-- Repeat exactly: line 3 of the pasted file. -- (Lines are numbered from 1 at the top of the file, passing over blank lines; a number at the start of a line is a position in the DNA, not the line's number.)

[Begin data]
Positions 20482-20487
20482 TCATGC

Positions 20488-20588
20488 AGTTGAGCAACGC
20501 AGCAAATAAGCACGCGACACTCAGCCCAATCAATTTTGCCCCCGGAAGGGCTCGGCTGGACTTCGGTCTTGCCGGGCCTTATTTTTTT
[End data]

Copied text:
Positions 20488-20588